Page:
London: A woman who won a compensation claim by telling a doctor she could no longer exercise because of whiplash – but was later caught climbing Sydney Harbour Bridge – has been given a suspended jail term and a massive fine.
Lois Cartridge, an account handler with an insurance broker in Bournemouth, southwest of London, said she suffered minor soft tissue injuries after being in a car accident as a backseat passenger in 2018.
Lois Cartridge, 24, exaggerated injuries from a car crash to boost insurance claim. Photo taken during Bridgeclimb Sydney.
However, the High Court in London ruled that she went on to wildly exaggerate her symptoms in an attempt to boost a compensation claim, and was hit with a £20,000 ($42,630) bill for lawyers’ fees after a judge ruled that she was in contempt of court.
The court heard the 24-year-old had told a doctor who examined her just over six months after the accident that she was still so badly injured she was “prevented” from exercising and had struggled with cleaning, cooking, dressing, driving, ironing, self-care and vacuuming.
But The Mirror reported that investigators from Liverpool Victoria – the insurance firm of the other motorist involved in the crash – later discovered Facebook posts revealing Cartridge had completed a 5-kilometre obstacle race the same day she saw the doctor and later scaled the world-famous bridge while travelling to Australia with her boyfriend.
Paul Higgins, acting for LV, told Judge Richard Pearce that Cartridge had claimed “tenderness” and “restricted movement” in her back and neck, which stopped her from exercising and carrying out normal household tasks, including ironing. But he said alarm bells had rung when insurance investigators looked at her social media posts.
A day after the accident, she told her Facebook friends she’d been shopping and on a dinner date, he said, adding: “On December 5, 2018, she posted a status update stating ‘can’t get much better’ alongside a photo showing what appears to be her swimming with dolphins.”
He said on June 1, 2019 – the same day she was medically examined – she also posted a status update stating “soo… we completed the 5k inflatable run this morning … and I can now say I’m never doing anything like that again” along with a photo showed her and four others with medals around their necks.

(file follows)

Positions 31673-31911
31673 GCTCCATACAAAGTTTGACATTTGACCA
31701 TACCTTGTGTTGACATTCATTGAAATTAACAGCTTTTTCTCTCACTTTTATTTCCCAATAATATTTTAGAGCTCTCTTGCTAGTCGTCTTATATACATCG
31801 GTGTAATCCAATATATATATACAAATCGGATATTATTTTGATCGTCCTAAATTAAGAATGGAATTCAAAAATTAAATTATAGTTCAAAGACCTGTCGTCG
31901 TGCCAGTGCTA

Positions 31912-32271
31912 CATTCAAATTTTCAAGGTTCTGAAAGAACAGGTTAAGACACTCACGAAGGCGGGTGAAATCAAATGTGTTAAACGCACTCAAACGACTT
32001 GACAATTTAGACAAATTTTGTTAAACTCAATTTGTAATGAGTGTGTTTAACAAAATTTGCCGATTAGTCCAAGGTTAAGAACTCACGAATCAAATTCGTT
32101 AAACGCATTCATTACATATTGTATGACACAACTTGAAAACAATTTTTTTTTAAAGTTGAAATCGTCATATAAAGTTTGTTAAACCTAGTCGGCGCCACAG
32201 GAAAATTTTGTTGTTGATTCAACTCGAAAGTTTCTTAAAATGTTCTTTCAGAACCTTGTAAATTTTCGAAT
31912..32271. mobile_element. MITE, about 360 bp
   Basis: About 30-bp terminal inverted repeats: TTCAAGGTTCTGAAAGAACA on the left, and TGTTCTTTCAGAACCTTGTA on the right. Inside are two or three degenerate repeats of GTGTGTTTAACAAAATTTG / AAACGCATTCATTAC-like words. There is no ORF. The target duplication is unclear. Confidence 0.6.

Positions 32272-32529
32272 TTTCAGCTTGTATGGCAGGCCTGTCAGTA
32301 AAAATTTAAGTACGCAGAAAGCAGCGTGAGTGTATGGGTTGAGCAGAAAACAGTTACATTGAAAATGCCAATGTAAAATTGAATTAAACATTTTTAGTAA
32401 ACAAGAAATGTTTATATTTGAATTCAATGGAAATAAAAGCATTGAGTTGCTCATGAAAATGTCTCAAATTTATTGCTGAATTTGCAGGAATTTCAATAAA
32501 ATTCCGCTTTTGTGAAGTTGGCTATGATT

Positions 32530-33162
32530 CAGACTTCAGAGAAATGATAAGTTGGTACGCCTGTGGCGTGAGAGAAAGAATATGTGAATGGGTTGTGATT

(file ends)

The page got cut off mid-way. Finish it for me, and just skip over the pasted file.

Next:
On June 12, 2019, she was tagged in a status update at Heathrow Terminal 3, stating: “Australia bound – happy 21st Lois Marie Cartridge.”
A few days later she posted a status update at Bridge Climb Sydney, stating: “Time to climb the bridge” and she was tagged in another status update stating “cool night doing the Sydney bridge climb”.
The court heard that Cartridge had told the doctor “that she normally engages in regular sporting and leisure activities, including swimming, training in the gym and walking” and that at the time of the examination, “these continue to be prevented as a result of her symptoms”.
Higgins told the judge: “It is respectfully not possible to reconcile walking and training in the gym being prevented with an ability to complete a 5km run involving a number of obstacles or to understand how swimming was prevented if she was fit enough to enjoy snorkelling.
But Andrew McKie, representing Cartridge, told the judge his client would lose her job because of what she had done and asked for mercy.
“She is deeply remorseful that this has happened, it is her first offence, she is young, and this episode has had a deep impact on her emotional, financial and professional wellbeing,” he told the court.
Judge Pearce said it was a case of “exaggeration, not invention”.
“I do not wish to give out the message that simply because somebody is of good character and in employment they can expect to get away with it,” he said.
He handed her a 16-week jail term, suspended for a year, for contempt of court and ordered her to pay £10,000 of the legal costs bill within 14 days.
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